Internet in Idaho: Big fiber-optic plans in little Ammon

The city of Ammon caught lightning in a bottle nearly a decade ago when it moved an unassuming plumbing inspector to information technology.

The tech school dropout who’d demonstrated a knack for problem-solving in his first two years was asked to explore building a fiber-optic network to improve operation of the city’s water utility.

The result was far more imaginative — an open-access fiber network unlike any in the world.

Many within the city worked to see this dream come to fruition — a progressive mayor, a City Council willing to look at things in a new way. But the vision largely belongs to Bruce Patterson.

Patterson first hired on with Ammon in 2004 as a plumbing inspector. An earnest person, Patterson kept his head down and did his work.

Mayor Dana Kirkham said while plumbers can only be so innovative, Patterson demonstrated an ability to find unique solutions.

“As we brought on software that was new to the city, Bruce understood it,” Kirkham said. “He was able to explain it in layman’s terms and he was able to go out and negotiate contracts. You could trust his opinion, and he was right more than he was wrong. Then he started to really kind of show his colors.”

Two years later the city looked at starting an IT department — a one-man shop — and some on the Council thought Patterson would be a perfect fit. Others were perplexed why the city was considering a plumber for IT work. Patterson took a half-and-half role, working part time in each position. Eventually he moved full time to IT and, in 2010, became the official department head.

Now Patterson has created a fiber network that experts say could become a model for future municipal networks throughout the country.

Recently, Ammon has achieved a spate of accomplishments. Patterson was invited to speak at an Federal Communications Commission event called “Model Cities.” The city was chosen to test out new Department of Defense software. The city won a National Institute of Justice contest for developing an application to enhance public safety.


After graduating from Idaho Falls High School in 1982, Patterson enrolled in a vocational programming course at Idaho State University. He was living with his parents in Idaho Falls while taking the bus to Pocatello every day for school. He also worked at Radio Shack to pay his way through school. It ended up being too much. He wanted to move out of his parents’ house and got offered a full-time job. So he dropped out.

He became a plumber, and had an accomplished 15 years on the job. Patterson said he trained plumbers around the state, and found his job rewarding. He never went back to school because he wasn’t having any issues supporting his family.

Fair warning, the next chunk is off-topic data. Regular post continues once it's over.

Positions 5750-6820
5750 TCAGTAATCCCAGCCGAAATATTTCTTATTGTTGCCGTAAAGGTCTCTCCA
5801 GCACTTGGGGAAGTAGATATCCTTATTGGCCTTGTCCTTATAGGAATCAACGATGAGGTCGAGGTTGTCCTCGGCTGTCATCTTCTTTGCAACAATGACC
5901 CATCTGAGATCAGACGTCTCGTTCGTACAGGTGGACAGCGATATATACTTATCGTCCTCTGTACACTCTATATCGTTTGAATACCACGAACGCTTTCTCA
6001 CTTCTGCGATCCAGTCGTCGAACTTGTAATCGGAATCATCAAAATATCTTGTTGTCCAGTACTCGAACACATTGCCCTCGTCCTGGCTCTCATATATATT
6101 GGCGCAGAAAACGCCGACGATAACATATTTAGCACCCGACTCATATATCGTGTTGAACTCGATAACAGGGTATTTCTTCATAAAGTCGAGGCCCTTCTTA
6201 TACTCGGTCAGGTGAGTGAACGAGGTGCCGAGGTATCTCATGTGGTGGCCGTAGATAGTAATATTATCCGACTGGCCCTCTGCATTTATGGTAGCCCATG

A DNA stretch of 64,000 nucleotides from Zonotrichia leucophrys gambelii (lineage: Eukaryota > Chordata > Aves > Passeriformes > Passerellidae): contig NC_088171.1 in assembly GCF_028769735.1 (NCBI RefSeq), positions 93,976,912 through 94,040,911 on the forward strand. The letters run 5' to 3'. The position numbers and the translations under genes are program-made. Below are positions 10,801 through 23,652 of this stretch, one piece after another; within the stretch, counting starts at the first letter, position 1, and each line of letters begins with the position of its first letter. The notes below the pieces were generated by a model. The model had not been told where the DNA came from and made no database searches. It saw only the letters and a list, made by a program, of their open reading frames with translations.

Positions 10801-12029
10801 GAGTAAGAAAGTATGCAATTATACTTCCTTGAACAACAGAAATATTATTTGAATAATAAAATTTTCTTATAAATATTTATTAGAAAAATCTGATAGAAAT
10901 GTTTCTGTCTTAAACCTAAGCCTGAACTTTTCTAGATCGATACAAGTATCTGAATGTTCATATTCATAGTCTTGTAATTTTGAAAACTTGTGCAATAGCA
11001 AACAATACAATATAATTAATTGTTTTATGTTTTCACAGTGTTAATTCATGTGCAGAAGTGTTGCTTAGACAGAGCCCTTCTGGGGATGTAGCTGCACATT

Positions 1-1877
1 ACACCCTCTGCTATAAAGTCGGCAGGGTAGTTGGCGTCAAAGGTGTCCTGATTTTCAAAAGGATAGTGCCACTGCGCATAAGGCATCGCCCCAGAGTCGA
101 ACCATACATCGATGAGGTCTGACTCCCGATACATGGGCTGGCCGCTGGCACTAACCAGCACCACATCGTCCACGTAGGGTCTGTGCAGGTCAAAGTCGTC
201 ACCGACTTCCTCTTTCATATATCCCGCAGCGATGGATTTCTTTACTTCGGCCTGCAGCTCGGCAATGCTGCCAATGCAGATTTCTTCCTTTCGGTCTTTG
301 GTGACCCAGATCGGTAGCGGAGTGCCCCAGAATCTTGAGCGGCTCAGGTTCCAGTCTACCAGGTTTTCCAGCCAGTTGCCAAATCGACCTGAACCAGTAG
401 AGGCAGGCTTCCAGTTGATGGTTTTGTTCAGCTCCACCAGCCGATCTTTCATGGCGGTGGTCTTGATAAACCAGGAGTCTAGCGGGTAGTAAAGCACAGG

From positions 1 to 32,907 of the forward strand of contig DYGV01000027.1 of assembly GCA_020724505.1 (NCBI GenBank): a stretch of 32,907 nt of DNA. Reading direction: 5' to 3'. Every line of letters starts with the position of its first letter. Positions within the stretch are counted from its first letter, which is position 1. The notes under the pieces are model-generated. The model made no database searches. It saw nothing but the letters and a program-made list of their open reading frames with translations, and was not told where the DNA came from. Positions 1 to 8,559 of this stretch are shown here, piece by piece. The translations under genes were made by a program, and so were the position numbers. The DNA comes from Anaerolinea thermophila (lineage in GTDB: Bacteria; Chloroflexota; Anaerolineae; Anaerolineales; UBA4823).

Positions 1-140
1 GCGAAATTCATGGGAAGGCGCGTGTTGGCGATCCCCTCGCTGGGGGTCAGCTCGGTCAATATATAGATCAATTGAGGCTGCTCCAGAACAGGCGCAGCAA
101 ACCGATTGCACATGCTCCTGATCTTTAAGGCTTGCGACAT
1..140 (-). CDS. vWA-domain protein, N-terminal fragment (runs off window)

While Patterson said he isn’t embarrassed by his background, it has occasionally presented hurdles.

In 2011, Patterson put in for a research grant from the National Science Foundation. When filling out the form online to receive the money, it wouldn’t let him advance until he said what college degree he had. He called the foundation and they ended up overriding the requirement and listing him with a degree in “other,” and Ammon got the grant.


In 2007, Councilman Brian Powell started prodding Patterson to create a fiber network to connect Ammon’s well houses. The well houses distribute the city’s water. The city is able to better monitor them after building the fiber network.

Patterson resisted. In addition to not knowing how to run a network, he believed it would be too expensive.

But Powell pushed him.

“It’s because he kept on that that I started to do more research and learn more,” Patterson said.

It didn’t take long for Patterson to get up to speed on fiber networks. After receiving what he felt were over-priced bids to build the network, Patterson opted to do it himself.

Why don’t customers have more of a say in the product they are buying, he thought. How can we move from this old model where service is lousy and expensive? He wanted to separate the infrastructure from the service to allow for more competition. He wanted a model that appeased consumers, not providers.

His research led to the realization that Internet infrastructure was becoming outdated as the demand for more bandwidth was increasing.

Patterson saw fiber as the answer, because as the demand for speed increases, the infrastructure wouldn’t have to be replaced.

He imagined a home in Ammon where the parents can stream a movie on Netflix after dinner while one kid plays video games online, another streams YouTube videos for homework and a third Skypes with her boyfriend. None experience a lag.

Glenn Ricart, a member of the Internet Hall of Fame for helping developing the Internet, said he stumbled upon Ammon’s network while looking at a map of municipal fiber networks. Ricart said the network is unlike any other in the world.

“I think it’s going to end up being a mainstay of the way we will be using telecommunications in the future,” he said.